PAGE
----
to detail some of the big new features coming over-the-air to current and future owners, and they're pretty significant. According to what Elon Musk had to say, an update coming in a few weeks will "end range anxiety" both in town and on long-distance trips, while later this year a major software overhaul will turn the Model S into a semiautonomous car that can handle the highway by itself and pick you up at your door.
GPS Software That Won't Let You Run Out of Juice
The first feature Musk announced is called Range Assurance. Basically, it's an always-running application within the car's navigation system that communicates with the and parking-spot chargers around you. Even if you're not using the car's navigation system to get to a destination, Range Assurance keeps tabs on your battery-charge level and your proximity to charging facilities. If your battery is running low, the car will give you a list of nearby Superchargers and parking-spot charging facilities, and if you're headed beyond the radius of nearby chargers without enough juice to get to the next facility, it'll warn you and offer to direct you to the nearest charge point.
Range Assurance will make it "basically impossible for a Model S driver to run out of range unintentionally," Musk said. The Tesla CEO explained that drivers will have to "say okay" to the car's warnings multiple times. You'll be fully aware if you decide to drive your battery dead. And like all smart things, Range Assurance factors in things such as ambient temperature, elevation changes, traffic flow, and even headwinds to provide the most accurate estimate of your battery range.
Next up is Trip Planner, a GPS navigation tweak that lets you plan long-distance drives based on your best charging options both at your destination and en route. The software figures out the fastest, most convenient route to your destination, indicating where you'll have to stop and how long you'll need to plug in along the way to ensure enough energy to make the total trip. The system pulls new data in real-time "every 30 seconds or so," says Musk, updating to show which charging facilities are vacant so you don't end up waiting in line for a plug.
According to Musk, Trip Planner is designed to fit naturally into the strategy that most drivers take when embarking on a long road trip. "Unless you want to wear a diaper," Musk contends, you'll probably want to take a 20- or 30-minute break every few hours of driving. shows how you might use Trip Planner to, say, take a 3250-mile road trip from coast to coast in 62 hours and 30 minutes, with the longest charging break listed in this hypothetical scenario coming in at 58 minutes:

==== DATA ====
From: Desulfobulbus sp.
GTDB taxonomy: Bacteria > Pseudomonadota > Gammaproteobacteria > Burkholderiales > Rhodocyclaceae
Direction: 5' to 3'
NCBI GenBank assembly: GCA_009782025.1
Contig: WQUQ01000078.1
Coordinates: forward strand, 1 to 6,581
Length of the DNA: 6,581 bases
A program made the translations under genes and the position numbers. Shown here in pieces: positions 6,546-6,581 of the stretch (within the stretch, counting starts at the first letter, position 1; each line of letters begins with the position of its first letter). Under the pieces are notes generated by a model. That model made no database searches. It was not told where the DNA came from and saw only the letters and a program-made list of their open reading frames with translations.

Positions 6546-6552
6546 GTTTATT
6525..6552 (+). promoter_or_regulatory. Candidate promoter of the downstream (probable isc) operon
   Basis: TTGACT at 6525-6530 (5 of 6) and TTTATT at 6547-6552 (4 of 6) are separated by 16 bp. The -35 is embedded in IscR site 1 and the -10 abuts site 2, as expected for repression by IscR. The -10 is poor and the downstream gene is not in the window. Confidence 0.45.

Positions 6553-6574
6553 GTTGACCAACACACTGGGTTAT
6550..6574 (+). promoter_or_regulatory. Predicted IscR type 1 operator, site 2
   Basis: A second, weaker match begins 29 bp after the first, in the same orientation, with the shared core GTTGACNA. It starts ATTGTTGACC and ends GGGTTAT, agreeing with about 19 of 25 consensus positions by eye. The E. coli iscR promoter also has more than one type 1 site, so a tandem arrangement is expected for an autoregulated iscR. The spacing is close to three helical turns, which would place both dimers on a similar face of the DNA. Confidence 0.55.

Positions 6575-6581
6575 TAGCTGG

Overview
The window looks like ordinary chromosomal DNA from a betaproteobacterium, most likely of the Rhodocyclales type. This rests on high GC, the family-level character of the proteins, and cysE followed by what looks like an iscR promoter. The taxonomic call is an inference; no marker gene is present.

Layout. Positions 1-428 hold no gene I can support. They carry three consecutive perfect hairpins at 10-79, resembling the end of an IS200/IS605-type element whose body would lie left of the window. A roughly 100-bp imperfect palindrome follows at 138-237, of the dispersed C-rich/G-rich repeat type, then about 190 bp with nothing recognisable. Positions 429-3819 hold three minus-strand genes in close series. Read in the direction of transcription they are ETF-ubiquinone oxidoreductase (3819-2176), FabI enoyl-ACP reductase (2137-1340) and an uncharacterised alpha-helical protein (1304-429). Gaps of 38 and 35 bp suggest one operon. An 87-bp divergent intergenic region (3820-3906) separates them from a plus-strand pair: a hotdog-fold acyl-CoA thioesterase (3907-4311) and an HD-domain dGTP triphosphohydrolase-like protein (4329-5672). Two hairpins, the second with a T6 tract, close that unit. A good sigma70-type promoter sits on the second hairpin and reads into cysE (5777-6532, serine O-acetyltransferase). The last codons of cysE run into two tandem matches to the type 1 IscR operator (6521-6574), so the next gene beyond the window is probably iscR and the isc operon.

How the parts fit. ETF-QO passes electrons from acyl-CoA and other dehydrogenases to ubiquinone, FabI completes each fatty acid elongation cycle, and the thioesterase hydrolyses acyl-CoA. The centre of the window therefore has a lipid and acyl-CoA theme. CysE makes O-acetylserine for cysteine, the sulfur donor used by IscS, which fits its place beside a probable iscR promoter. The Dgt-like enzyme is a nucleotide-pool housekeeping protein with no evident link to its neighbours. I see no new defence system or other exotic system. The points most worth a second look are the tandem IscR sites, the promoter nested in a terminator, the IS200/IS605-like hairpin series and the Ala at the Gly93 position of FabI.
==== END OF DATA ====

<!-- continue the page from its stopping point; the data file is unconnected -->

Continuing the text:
Later This Year
A Self-Driving Tesla That Picks You Up At Your Door
Then Musk started talking about some really far-out software updates. While the above-mentioned software tweaks, focused on "ending range anxiety," will be available with Tesla's next over-the-air software update—Version 6.2, coming in the next few weeks—it's Version 7 that will really go space-age.
Musk says Version 7 will release to the wild Tesla's Autopilot program, a combination of existing adaptive cruise control and a forthcoming Auto Steer feature. The CEO claims that, right now, the system is able to drive a test route from San Francisco to Seattle with basically zero input from the driver. "It's technically capable of going from parking lot to parking lot," Musk said, "but we won't be enabling that for users." Musk says that when Auto Steer is switched on in Version 7 of the Tesla software, "it will only be enabled if you're on a highway or major road," not on small side streets or in neighborhoods.
Responding to a reporter's question, Musk also took the chance to lightly jab at the automatic driving capabilities of some competitors. "Some of the manufacturers have it backwards," he said, "where if you take your hand off the wheel the auto steering stops working. What if you were distracted or fell asleep?" Musk describes the Tesla's semiautonomous mode as being similar to an airplane's autopilot: "There's an expectation that the driver is paying attention—you're not supposed to just turn it on and go to sleep. But it should take care of you if you have moments of distraction."
And when Version 7 software makes Autopilot available, Musk promises it will make possible something we've seen only in Batman and James Bond movies: A self-driving car that comes straight to you when summoned by your smartphone. Musk insists that the feature will "only work on private property, because it's not legal" otherwise, but it still sounds amazingly cool. As the CEO describes it, the Model S's ultrasonic sensors allow it to drive itself from its parking spot to pick you up at your front door and to return to its garage after it has dropped you off at the entrance. Thanks to those ultrasonic sensors and Autopilot, "the car can navigate in the dark," Musk says. "We could theoretically have the car navigate an underground parking garage."
Musk says that the Autopilot-enabled, self-summoning Tesla will become reality when Version 7 of the company's software gets sent out to customers sometime in 2015, perhaps within the next few months. In the meantime, Version 6.2 will begin popping up on Model S owners' dashboards within the next few weeks. A lot could change between now and then, but if we're to believe Musk's promises, every Model S sedan on the road right now could get much more futuristic in the coming months.